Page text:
Other experts seem to agree with us in this regard, as Bank economist Diana Petramala stated fear to Bloomberg TV that she thinks the Q1 pop could be temporary in nature. Reporters at the Globe and Mail and the Chief Economist of Desjardins echoed this sentiment as well.
A large reason for the uptick in growth, in our opinion, has been the rebound experienced by the Canadian dollar and oil prices. The strengthening CAD has allowed Canadians to regain lost purchasing power, while rallying oil prices has allowed for confidence in the belief that we may have seen the bottom in oil. Charts 3 and 4 below display how the CAD and oil have rallied approximately 15% and 35%, respectively, off of their lows.
The particular aspect of these charts to note is how both the CAD and the price of oil rose in lock-step; this illustrates what we have discussed in the past in terms of the high level of correlation between our currency and oil prices. The CAD has also benefitted from a weaker-than-expected interest raising schedule from the US.
Our lack of exuberance over the recent jump in Canadian economic activity, as mentioned previously, stems from our inability to believe that oil prices will continue their recent strength. Simply put, the market remains over-supplied, and the United States is a major culprit. The US continues to pump 9 million barrels a day, which is only 300,000 below their all-time peak, which is partially out of necessity due to the amount of leverage exhibited by the fracking companies. These companies need to pay their debts, and will maintain or increase their supply in order to do so. In addition, Iran continues to ramp up their production, and has indicated several times their lack of interest in curbing production. Chart 5 below indicates how the global oil equilibrium remains ~2 million barrels per day over-supplied, and how global oil inventories remain at record highs.
Renowned market analyst Gary Shilling references these statistics, stating that the oil market is over-extended and likely to re-test lows. Even with sideways movements to supply, oil inventories will eventually need to be liquidated and pushed into the market, and once they do, this could be the catalyst for the next leg down in the market. Additionally, the Canadian Association of Petroleum Producers noted that they expect 2015 – 2016 capital expenditure in the oil and gas sector to drop by as much as 62%; this will undoubtedly provide further downwards pressure on the industry and our economy. As we’ve seen in the past, any meaningful move downwards in the oil sector would have meaningful impacts on the Canadian economy. Along with avoiding oil stocks, we also believe the near-term strength of the CAD to be a great opportunity to reaffirm USD and US market exposure.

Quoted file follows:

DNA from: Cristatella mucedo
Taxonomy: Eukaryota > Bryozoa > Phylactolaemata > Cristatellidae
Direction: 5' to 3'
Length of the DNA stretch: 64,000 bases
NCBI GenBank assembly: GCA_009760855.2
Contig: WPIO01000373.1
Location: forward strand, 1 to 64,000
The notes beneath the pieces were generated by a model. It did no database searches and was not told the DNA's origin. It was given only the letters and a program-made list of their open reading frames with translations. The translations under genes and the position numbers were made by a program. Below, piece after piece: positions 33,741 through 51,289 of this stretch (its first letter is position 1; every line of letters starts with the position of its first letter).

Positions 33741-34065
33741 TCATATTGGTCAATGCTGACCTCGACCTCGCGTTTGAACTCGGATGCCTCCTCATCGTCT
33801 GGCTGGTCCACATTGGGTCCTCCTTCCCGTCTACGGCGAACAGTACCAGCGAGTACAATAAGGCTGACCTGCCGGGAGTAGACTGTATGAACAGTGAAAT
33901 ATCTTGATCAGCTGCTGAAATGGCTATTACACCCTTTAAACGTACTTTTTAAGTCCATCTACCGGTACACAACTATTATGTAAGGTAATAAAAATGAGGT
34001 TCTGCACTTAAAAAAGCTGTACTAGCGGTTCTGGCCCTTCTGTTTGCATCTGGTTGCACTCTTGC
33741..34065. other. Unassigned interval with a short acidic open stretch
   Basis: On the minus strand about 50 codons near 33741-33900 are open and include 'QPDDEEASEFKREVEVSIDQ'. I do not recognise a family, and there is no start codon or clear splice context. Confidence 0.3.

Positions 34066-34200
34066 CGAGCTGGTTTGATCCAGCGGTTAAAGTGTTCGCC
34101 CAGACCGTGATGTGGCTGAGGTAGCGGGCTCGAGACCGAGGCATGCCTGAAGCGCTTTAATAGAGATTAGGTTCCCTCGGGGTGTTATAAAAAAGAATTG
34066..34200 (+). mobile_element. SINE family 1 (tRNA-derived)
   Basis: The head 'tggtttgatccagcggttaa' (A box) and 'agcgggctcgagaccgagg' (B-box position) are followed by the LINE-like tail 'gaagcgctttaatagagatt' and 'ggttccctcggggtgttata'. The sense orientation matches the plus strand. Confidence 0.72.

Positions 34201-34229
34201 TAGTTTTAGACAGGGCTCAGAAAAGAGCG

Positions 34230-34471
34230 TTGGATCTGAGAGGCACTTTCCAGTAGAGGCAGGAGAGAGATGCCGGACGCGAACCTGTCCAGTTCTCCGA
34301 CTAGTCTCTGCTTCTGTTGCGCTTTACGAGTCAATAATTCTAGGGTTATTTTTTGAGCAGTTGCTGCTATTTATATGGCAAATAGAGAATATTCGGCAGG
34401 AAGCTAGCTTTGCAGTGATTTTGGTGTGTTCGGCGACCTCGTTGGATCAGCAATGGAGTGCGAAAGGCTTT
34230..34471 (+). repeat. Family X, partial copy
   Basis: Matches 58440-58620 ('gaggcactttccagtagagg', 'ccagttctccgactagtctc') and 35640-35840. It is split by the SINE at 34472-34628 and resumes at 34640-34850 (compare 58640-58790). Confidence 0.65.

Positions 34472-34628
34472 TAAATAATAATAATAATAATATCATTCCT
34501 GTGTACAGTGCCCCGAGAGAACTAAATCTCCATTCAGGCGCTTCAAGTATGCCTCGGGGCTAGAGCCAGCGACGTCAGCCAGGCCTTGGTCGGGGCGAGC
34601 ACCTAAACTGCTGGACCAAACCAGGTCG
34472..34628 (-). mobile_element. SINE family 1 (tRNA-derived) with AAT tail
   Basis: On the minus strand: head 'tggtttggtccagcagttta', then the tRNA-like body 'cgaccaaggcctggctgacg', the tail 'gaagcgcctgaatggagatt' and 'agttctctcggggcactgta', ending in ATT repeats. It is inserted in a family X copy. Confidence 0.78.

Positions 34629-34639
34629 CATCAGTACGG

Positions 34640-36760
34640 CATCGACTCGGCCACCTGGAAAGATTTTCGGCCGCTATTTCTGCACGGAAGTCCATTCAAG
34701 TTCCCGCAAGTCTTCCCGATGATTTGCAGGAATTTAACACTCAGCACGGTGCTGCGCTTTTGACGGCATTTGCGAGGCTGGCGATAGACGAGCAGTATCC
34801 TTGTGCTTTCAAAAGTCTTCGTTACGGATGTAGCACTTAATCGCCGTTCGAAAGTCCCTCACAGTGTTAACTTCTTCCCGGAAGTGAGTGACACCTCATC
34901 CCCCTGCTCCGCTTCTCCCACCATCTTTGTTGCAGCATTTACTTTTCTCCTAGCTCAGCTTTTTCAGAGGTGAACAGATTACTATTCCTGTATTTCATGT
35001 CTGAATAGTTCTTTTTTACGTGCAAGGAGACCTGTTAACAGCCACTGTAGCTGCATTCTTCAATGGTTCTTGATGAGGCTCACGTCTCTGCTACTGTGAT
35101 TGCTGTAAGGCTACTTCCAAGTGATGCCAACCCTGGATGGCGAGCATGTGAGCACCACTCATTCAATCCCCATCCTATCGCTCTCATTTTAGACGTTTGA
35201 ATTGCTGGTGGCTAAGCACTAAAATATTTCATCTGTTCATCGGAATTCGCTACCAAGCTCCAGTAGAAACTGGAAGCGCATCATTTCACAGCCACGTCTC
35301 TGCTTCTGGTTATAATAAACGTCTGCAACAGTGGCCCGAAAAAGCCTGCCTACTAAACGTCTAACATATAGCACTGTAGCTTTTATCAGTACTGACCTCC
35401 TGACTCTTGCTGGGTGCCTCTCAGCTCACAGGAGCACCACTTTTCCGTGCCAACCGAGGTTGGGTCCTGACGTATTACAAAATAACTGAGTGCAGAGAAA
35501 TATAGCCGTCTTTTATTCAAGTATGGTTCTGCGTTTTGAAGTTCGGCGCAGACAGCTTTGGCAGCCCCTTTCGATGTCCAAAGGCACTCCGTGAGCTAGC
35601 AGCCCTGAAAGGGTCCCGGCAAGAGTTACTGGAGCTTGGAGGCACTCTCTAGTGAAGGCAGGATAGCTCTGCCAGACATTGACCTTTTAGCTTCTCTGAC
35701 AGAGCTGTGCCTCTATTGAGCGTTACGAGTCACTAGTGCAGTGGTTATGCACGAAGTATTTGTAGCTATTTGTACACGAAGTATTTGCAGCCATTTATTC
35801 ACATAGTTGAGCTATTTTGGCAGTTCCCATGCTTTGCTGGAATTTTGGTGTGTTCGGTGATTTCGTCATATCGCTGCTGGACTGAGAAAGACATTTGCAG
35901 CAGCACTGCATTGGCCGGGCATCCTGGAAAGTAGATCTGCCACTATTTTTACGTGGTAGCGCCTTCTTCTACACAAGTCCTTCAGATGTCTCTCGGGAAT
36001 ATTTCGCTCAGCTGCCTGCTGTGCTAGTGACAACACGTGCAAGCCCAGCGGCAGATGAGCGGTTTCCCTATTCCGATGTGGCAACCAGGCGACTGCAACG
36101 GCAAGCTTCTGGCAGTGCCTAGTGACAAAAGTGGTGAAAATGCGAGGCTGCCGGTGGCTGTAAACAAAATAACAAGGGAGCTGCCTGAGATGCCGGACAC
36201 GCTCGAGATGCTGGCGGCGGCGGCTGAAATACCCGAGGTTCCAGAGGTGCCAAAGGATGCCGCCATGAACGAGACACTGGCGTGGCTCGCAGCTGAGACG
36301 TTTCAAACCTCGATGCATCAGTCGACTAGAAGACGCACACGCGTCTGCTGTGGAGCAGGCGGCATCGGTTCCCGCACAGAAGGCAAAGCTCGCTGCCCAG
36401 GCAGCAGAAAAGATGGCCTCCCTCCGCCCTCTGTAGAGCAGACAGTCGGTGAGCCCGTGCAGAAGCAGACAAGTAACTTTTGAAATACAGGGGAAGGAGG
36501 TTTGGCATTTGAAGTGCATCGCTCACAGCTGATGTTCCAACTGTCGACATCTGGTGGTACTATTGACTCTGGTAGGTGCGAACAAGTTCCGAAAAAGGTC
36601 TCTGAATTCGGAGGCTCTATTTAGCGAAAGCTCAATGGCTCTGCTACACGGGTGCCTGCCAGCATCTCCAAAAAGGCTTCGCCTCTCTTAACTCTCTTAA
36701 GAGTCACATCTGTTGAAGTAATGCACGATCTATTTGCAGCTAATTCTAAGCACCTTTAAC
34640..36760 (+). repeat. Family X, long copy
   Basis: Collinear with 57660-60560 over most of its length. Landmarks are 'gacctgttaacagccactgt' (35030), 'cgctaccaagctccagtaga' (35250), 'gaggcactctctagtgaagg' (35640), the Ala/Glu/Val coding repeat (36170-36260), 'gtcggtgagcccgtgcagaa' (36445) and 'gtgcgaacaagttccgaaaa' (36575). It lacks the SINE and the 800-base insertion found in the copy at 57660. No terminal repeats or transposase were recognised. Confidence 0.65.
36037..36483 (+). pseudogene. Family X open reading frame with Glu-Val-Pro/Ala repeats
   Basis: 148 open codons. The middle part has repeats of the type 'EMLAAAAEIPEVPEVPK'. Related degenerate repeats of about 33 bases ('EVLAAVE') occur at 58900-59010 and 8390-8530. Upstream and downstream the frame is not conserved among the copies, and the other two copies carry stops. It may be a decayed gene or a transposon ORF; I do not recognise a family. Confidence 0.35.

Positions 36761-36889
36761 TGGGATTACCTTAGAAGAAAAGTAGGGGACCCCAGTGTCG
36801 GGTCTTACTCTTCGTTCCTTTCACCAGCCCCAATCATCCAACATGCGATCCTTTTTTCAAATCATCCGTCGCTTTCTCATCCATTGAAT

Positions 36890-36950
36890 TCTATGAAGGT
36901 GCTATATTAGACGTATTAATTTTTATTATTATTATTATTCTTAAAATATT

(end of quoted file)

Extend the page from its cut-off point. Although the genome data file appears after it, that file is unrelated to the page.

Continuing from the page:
Another consequential occurrence recently was the release of Prime Minister Trudeau’s first Federal Budget. The budget and its outlined mandates will have meaningful impacts on all Canadians and as such we think it is important to outline the most important aspects of it. The list below is non-exclusive, but includes the major points which we believe to be most important and consequential.
- The forecasted deficit for 2016 – 2017 is $27B, which is almost triple the amount predicted by the Liberals while running their campaign. The difference is said to be attributable to vastly lower oil prices than those which were included in the initial budget.
- $60 billion in infrastructure has been earmarked for infrastructure projects over the next 10 years, split between public transit, green infrastructure, and social infrastructure. $3.4 billion has specifically been allocated to public transit projects, with $1.5 billion headed to Ontario, and $923 million for Quebec.
- No immediate changes have been made to the capital gains tax, as some investors had feared. Small business taxes were frozen, reverting a promise by the Harper government to decrease taxes on the first $500K of revenues from 11% to 9%.
- The middle income tax bracket of $45,000 to $90,000 has been lowered from 22% to 20.5%, and a new tax bracket for income over $200,000 has been added, at a rate of 33%.
- In an effort to ease the effect of the oil crash on Alberta, Employment Insurance stipulations have been changed, lessening the amount of time it takes to receive benefits, and extending the amount of time eligible by 5 weeks.
- The Canadian Child Benefit has been introduced, replacing similar past benefits, which seeks to aid lower-to-middle income families, with an average rebate of $2,300 per family
- First Nations communities have been allocated $8.4 billion over 5 years, Veterans have received specific funding, and the CBC has had its budget increased by $675 million over 5 years.
- Income splitting for families has been removed, which lasted only one year under the Harper government and allowed an individual to transfer up to $50,000 of income to the lower-earning spouse, for a maximum benefit of $2,000 a year. It was stated that this was only benefitting 15% of all Canadians.
- The retirement age was held at 65, and some tax breaks for child fitness and textbooks were removed.
As a summary, the Globe and Mail put together Chart 6 which summarizes the revenues and expenses inherent in the budget forecast.
We remain cautious in regard to the current state and valuation of the market, and seek to protect client’s wealth through utilization of non-correlated assets and safe haven assets such as precious metals. We believe that upside still exists in this market, but that it will require individual stock picking to capitalize on.
MacNicol & Associates Asset Management Inc.